I’m A Tech-Fatigued Millennial
I’m a little tech-fatigued these days. I spend a lot of time online.
The internet is a wonderful place filled with all sorts of things – from work to leisure. In fact, the lines between technology use for work and play are blurring, especially if you work in marketing/communications oriented environment, where in order to come up with good ideas for work, you have to know what’s hot and what’s not online, so checking my Twitter and Facebook feed is part of my daily routine.
It’s common knowledge that smartphone obsession is Generation Y (aka Millennial) pathological addiction. We know it’s bad, but we’re just loving it too much to give up.
Learn more about online addiction counseling, including common techniques, benefits, and potential drawbacks of web-based therapy. Often online addiction is the result of PTSD or Post-Traumatic Stress Disorder. PTSD occurs when a life-threatening event happens in life or when someone very closely witnesses death.
Last week I had my first ever real Internet overdose – the realization that I really need to start limiting my screen time (for some time at least). It was one hell of a week that ended with a throbbing headache and apathy for doing anything but eating junk food and watching Sex and the City …on a Friday evening.
Today I daydream about disconnecting from the overwhelming insistence of technology and just go on a long adventurous trip (6 months) without a laptop, phone, or any other noisy gadget.
Julianne Wurm has done it for 44 days and her realization about life without a mobile phone is worth writing down:
There are few things in life that are truly urgent
“Asap” is a buzzword made up by self-proclaimed important people. The reality is, if there is no blood, earthquake, or other natural disasters, it can likely wait.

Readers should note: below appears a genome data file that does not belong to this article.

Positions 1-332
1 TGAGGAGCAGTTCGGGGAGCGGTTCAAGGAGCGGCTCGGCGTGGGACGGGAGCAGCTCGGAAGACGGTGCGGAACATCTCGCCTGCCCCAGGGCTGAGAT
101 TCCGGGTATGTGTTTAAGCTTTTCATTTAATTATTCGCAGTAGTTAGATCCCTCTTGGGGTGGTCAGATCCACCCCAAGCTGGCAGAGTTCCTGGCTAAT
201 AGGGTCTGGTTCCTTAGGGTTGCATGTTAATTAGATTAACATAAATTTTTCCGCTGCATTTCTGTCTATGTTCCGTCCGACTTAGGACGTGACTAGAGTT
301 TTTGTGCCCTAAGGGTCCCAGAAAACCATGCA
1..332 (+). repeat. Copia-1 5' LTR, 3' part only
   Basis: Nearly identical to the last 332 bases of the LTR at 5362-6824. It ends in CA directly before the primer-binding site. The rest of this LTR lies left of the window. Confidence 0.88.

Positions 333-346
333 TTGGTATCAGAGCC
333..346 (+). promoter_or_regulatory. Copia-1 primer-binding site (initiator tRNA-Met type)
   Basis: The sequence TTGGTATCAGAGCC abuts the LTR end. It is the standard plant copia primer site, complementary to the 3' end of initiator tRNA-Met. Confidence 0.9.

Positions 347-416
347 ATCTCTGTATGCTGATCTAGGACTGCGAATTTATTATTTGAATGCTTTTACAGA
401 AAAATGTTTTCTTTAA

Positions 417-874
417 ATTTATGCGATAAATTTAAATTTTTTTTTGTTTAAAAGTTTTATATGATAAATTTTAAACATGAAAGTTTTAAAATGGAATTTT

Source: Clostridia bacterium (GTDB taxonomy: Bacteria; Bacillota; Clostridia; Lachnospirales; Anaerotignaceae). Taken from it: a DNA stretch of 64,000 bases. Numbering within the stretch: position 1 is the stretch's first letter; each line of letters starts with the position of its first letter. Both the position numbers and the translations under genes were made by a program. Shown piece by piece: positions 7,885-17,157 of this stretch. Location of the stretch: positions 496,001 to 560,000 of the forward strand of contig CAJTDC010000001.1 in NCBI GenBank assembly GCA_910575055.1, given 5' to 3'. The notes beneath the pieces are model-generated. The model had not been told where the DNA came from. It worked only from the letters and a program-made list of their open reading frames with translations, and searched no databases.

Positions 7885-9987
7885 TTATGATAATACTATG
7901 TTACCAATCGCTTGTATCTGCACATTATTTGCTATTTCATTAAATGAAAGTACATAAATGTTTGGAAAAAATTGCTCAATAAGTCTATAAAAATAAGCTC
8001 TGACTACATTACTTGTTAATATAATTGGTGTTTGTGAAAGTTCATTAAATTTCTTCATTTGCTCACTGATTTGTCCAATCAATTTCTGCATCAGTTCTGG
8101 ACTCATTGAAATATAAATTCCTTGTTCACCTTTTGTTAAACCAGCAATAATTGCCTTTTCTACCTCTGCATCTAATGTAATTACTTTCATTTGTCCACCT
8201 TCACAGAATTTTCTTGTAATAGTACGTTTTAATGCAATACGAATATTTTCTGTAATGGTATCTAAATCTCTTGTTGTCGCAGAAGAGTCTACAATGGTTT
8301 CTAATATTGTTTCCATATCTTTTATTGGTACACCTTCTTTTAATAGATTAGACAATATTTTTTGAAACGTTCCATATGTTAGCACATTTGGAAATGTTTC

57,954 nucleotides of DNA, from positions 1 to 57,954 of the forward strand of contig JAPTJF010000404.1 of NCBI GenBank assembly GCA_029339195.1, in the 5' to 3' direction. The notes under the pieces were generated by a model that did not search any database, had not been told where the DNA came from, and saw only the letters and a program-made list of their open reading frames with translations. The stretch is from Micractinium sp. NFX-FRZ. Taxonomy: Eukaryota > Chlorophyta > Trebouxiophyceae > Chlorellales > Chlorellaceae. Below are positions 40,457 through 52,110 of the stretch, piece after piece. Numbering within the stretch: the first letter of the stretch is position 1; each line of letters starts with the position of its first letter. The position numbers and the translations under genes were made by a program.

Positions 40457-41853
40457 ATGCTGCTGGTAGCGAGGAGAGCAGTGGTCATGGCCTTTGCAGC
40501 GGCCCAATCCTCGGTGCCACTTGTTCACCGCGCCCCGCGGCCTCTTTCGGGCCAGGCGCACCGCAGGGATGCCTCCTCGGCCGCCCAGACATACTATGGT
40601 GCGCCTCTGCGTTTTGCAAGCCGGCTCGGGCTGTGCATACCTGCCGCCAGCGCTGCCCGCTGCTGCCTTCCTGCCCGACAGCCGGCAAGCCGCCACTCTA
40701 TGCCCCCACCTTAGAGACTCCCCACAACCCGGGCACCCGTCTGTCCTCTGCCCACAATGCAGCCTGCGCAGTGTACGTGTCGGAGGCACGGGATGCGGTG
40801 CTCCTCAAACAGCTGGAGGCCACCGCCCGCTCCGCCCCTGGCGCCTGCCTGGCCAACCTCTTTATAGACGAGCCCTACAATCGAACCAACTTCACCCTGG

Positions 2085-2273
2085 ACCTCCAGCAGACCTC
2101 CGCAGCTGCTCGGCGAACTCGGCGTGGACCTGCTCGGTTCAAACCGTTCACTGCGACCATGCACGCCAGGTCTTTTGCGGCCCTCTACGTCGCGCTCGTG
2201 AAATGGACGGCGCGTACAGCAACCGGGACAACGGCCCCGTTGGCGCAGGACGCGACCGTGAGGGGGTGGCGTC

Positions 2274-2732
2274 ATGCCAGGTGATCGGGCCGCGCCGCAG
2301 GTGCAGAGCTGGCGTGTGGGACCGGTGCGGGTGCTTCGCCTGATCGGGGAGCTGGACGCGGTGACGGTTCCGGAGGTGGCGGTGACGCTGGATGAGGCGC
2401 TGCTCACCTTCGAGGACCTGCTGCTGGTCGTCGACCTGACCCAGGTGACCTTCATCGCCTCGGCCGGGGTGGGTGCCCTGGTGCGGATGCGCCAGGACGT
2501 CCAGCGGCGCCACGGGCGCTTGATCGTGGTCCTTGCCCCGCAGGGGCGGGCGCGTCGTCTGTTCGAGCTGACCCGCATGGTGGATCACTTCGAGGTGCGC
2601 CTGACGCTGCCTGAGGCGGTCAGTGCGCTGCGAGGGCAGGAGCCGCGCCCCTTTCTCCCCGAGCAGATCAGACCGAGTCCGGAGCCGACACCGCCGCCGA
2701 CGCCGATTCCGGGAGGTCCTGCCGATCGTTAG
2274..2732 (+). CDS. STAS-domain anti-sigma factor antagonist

People will wait
Julianne: “I used to check my email right when I came out of a yoga class or the second I stepped out of the subway—thinking I need to be available to people. During my 44 days trip, I was not so immediate in my responses and I received not one complaint or mention of it.“
Life without blinders
“Devices are blinders. I was reminded that what’s happening in front of me is infinitely more engrossing than any device. To think that I had been missing so many of the rich details of the people around me because I was distracted by a world that was not in front of me!“
Present in all of my communications
Observing, listening, talking, learning – everything.
More present with myself
Julianne: “I also became more present with myself. I had a lot of meals and time alone. But the value of comfortably dining alone, sitting without a device to be distracted by was an incredibly freeing and stretching experience.”
This autumn whilst on my short digital detox break back home in Estonia, I felt more relaxed than I had in years. My mind was able to focus on the world around and in front of me. By the end of the 5 days, I felt like I had been away for months and didn’t miss having a phone or being online in the slightest.
Whenever I’m travelling, I like to blindly navigate the streets with my intuition instead of using Google Maps. I like to get lost and ask locals for help. Being present and not relying on technology usually leads me to amazing adventures or fascinating conversations with strangers. I have connected to people I would have never met if I’d been relying on my phone.
Balanced use of the Internet is the key, so from now on I try to be reasonable about how much tech it takes to do the best job, and know where to draw the line between enough and a distracting amount.